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Understanding Bulimia Nervosa

Learn about bulimia and the risks of this eating disorder.

Understanding Bulimia Nervosa

The eating disorder termed bulimia is at least two or three times more prevalent than anorexia nervosa. In fact, recent surveys report that about 1 percent of the general population and 4 percent of women aged 18–30 suffer from this troublesome disease. People with bulimia have repeated episodes of binge eating—rapidly consuming large quantities of food and then ridding their bodies of the excess calories by vomiting, abusing laxatives or diuretics, and/or exercising obsessively. In most cases, this binge/purge syndrome is an outlet for anxiety, frustration, depression, loneliness, boredom, or sadness. Because most bulimics are typically normal weight, they can keep this a secret and go undetected for years. Although some researchers think the problem is getting worse, others believe that people are just more willing to seek help, and therefore, it's noticed and treated more often. Here are some of the warning signs of bulimia:

Food for Thought

Many people aren't diagnosed with anorexia or bulimia but suffer from less serious “food issues” that nonetheless control and hinder their lives.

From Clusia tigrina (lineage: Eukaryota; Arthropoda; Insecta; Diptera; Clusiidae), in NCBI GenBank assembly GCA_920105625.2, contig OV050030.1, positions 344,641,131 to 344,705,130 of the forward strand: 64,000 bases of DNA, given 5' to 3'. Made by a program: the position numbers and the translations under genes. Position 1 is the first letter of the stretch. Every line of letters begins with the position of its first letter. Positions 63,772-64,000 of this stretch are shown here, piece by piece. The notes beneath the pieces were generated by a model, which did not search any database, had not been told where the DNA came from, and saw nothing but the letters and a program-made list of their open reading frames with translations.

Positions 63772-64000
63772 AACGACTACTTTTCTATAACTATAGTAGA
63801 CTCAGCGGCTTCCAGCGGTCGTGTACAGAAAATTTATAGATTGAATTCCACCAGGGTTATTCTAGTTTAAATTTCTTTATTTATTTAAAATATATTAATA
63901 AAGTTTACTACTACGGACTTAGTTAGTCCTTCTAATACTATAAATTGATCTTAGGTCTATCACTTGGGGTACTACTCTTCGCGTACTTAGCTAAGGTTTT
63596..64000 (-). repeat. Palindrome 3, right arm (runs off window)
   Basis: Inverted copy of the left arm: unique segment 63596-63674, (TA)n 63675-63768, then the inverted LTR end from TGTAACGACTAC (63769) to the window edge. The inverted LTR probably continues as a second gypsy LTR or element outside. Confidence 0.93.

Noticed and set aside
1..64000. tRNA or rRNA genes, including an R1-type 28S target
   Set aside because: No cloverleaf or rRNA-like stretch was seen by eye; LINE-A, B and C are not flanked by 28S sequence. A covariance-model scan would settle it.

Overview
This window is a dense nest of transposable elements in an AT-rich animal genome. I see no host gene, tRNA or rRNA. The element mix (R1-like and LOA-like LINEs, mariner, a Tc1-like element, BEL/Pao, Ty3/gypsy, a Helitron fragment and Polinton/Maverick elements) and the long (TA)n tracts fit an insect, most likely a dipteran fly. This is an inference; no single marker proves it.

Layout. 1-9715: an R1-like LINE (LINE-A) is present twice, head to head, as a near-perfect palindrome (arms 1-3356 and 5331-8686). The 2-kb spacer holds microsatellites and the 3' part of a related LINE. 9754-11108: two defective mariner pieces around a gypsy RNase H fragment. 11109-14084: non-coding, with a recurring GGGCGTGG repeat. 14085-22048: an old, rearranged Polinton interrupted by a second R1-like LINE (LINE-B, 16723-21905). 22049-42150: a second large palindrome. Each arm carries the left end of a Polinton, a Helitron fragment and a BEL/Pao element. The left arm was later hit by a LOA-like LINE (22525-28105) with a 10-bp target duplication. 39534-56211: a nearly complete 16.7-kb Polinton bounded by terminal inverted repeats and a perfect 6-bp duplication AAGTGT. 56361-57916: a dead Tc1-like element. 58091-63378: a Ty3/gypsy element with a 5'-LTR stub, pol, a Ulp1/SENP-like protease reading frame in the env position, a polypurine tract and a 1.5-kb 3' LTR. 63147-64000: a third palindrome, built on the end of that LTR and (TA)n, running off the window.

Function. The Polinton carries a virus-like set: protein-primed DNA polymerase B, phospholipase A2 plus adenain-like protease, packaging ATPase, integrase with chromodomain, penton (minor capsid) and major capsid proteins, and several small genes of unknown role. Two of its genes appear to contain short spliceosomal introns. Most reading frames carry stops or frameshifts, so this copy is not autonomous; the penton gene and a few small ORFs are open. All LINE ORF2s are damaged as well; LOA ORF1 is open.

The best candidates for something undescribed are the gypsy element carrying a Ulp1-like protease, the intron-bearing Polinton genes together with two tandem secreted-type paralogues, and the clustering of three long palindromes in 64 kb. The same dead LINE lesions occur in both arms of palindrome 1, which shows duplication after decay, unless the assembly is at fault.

Remember that you only have one life to live. Get help and live it to the fullest!

  • Dissatisfaction with body shape and constant preoccupation with becoming thin.
  • Recurrent mood swings and depression.
  • Frequent episodes of rapidly consuming large amounts of food (binge eating), followed by attempts to purge (get rid of food) through self-induced vomiting, use of laxatives or diuretics, prolonged exercise, or by following severe low-calorie diets between binges.
  • Serious physical complications from chronic vomiting, including the erosion of dental enamel from acidic vomit, scars on the hands from sticking fingers down the throat, swollen glands, sore throat, irritation of the esophagus, and poor digestion (heartburn, gas, diarrhea, constipation, bloating). The more serious physical dangers include severe dehydration, loss of potassium (because potassium controls the heartbeat), and rupture of the esophagus.
  • Awareness that their eating pattern is abnormal.
  • Fear of not being able to control eating voluntarily.
  • Light-headedness and dizziness or fainting.
  • Frequent weight fluctuations of 10 pounds in either direction from the constant bingeing and purging.

“My Vicious Cycle of Starving-Stuffing”

It all started when I was preparing to go off to college. My anxiety stemmed from separating from my family and manifested itself in a body-image and eating problem. Up until this time, I was a “normal” eater, eating when I was hungry, stopping when I was full, and occasionally overeating during special occasions. I ate chocolate bars, pizza, and movie popcorn without as much as a blink. What was it like then?